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Economic action takes place in the market. Fligstein holds that there is no reason to treat the market differently. Social action takes place in organized social space, or field in Bourdieu¡¯s term. Fields is the space where one try to dominate others. But the domination in that space is systemized and routinized. It defines local relations between actors. Once in place, the interactions in fields become ¡®games¡¯ where groups in filed who have more power use the acceptable rules to reproduce their power: the domination system is institutionalized. This process makes action in fields inherently political. Studying field is about opening of new social space, how it becomes and remains stable (become a field), and the forces that transform fields.
Fligstein replaces profit-maximizing actor with one who takes care of the survival of their firm. Managers and owners are trying enhance the survival of the firm by reducing the uncertainties they face in the market. Managing uncertain environment is a sizable task. It¡¯s about the search for stable and predictable interactions with competitors, suppliers, and workers. Relationship between seller and buyer is fleeting. Stability in the market lies in the relationship between sellers, then. Relationships between them delineate the market as a field. The social relations are oriented toward maintaining the advantage of largest seller firms in the face of their challengers. They define how the market works and how competition is structured. Although the firms compete, they have produced an equilibrium whereby they survive by following the accepted tactics of competition. As forms of social relation, market systems involve both shared understanding and concrete social relations. The shared understandings structure the interactions between competitors but also allow actors to make sense of their competitors actions. There are four types of rules relevant to producing social structure in markets: property rights, governance structures, rules of exchange, and conception of control. These categories are the essential analytic tools in Fligstein¡¯s approach. They enable researcher to dissect empirically. But definition and details are intricate to propose here. I¡¯ll skip it.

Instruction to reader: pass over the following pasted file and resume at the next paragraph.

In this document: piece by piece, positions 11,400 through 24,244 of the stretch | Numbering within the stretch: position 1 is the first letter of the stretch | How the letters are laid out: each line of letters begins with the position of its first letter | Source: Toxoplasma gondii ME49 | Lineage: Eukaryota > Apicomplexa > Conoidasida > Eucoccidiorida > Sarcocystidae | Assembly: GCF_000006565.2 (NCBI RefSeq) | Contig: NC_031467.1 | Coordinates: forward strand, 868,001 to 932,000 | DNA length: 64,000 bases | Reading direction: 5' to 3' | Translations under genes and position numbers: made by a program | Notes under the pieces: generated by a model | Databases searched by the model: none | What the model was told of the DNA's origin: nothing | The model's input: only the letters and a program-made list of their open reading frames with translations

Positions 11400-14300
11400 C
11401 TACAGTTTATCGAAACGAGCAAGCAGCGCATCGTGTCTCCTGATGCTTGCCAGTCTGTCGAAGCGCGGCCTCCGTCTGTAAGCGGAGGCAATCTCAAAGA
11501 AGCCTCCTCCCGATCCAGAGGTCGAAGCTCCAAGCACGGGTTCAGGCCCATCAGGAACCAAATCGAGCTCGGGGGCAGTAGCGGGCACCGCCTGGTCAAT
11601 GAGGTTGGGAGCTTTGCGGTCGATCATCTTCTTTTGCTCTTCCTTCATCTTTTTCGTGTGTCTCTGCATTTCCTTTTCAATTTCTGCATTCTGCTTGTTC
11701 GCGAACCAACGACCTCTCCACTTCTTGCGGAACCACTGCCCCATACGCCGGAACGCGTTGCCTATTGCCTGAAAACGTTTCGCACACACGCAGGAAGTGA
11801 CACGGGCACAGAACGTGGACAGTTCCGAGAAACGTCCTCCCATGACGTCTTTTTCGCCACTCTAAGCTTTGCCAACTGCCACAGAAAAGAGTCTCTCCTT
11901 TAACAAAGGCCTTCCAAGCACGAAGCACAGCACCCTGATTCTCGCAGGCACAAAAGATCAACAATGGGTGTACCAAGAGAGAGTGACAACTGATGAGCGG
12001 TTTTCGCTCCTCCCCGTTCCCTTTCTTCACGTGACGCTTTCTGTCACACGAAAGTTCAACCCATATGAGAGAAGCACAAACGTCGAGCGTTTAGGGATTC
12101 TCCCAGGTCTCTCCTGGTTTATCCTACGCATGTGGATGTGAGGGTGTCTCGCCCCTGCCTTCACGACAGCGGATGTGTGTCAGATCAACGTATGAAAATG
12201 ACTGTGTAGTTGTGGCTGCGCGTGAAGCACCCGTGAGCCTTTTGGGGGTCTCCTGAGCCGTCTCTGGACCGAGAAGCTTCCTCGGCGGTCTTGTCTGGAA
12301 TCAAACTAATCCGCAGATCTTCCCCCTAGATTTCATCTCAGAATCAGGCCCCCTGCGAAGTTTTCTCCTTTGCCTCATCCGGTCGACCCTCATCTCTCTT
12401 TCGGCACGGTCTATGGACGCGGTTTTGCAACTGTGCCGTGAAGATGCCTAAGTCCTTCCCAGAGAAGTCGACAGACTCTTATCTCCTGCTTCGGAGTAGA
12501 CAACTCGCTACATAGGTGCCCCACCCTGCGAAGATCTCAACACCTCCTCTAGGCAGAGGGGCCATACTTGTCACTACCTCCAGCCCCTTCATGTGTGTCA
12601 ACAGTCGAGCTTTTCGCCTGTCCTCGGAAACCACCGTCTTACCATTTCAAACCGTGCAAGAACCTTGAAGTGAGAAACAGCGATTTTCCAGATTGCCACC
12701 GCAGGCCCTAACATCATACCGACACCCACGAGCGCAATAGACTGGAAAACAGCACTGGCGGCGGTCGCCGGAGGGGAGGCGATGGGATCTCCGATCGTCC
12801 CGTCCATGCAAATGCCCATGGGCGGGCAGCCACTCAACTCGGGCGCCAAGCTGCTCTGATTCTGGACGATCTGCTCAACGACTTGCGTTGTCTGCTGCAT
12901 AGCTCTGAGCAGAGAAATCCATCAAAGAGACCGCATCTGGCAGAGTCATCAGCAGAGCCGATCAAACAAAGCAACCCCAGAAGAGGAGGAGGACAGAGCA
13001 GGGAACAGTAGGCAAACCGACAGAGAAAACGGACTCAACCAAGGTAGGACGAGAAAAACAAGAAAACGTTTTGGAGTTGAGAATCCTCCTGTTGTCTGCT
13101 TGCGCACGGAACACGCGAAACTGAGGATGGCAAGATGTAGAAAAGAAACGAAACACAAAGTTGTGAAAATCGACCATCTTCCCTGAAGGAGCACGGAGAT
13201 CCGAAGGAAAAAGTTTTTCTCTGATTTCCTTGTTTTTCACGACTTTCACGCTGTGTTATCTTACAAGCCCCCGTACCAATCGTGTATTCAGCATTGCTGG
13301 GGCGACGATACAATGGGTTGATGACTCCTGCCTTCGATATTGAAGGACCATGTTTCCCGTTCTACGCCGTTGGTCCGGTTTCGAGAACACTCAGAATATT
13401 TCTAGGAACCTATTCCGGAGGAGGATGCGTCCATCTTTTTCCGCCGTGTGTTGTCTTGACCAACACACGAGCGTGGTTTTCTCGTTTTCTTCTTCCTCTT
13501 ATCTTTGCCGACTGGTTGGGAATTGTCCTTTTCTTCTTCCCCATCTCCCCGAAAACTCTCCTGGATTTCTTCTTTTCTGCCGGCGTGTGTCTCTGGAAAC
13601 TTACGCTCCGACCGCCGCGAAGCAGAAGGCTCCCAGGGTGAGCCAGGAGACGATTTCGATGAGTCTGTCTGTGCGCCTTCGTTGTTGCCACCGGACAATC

Part I of this book sketch out the theoretical outline of Fligstein¡¯s approach. Part II support it with case studies of labor market, corporate governance, and globalization. On the whole, this book is readable and persuasive. Points are clear, lines are easy to follow. In my opinion, it¡¯s a breakthrough in economic sociology.
It really let me down.
As I read through the book I kept saying "duh" to myself. Unless you are a conservative with a fantasticailly naive ideal of capitalism wherein business acts perfectly rationally and only to maximize profit, there is little to be gained from this book. Anyone with a basic knowledge of the realities of capitlism will not be learning much that wasn't already known - though they may lack the terminology and rigor of his sociological definitions.
There is an interesting chapter near the end about how the ideology of corporate control has changed, and with it how corporations have functioned. This is the only real chapter that I found interesting.
The last chapter of the book is a weak defense of globalization. His "political-cultural approach" fails to offer any explanation for why the economy has undergone so many significant changes in the past twenty five years. He defines the amount of "globalization" as the amount of trade flows across borders and then insists that globalization has not caused an increase in inequality because Japan and Europe, who are less dependent on foreign trade than America have not suffered the same increase in inequality!
look for a better book.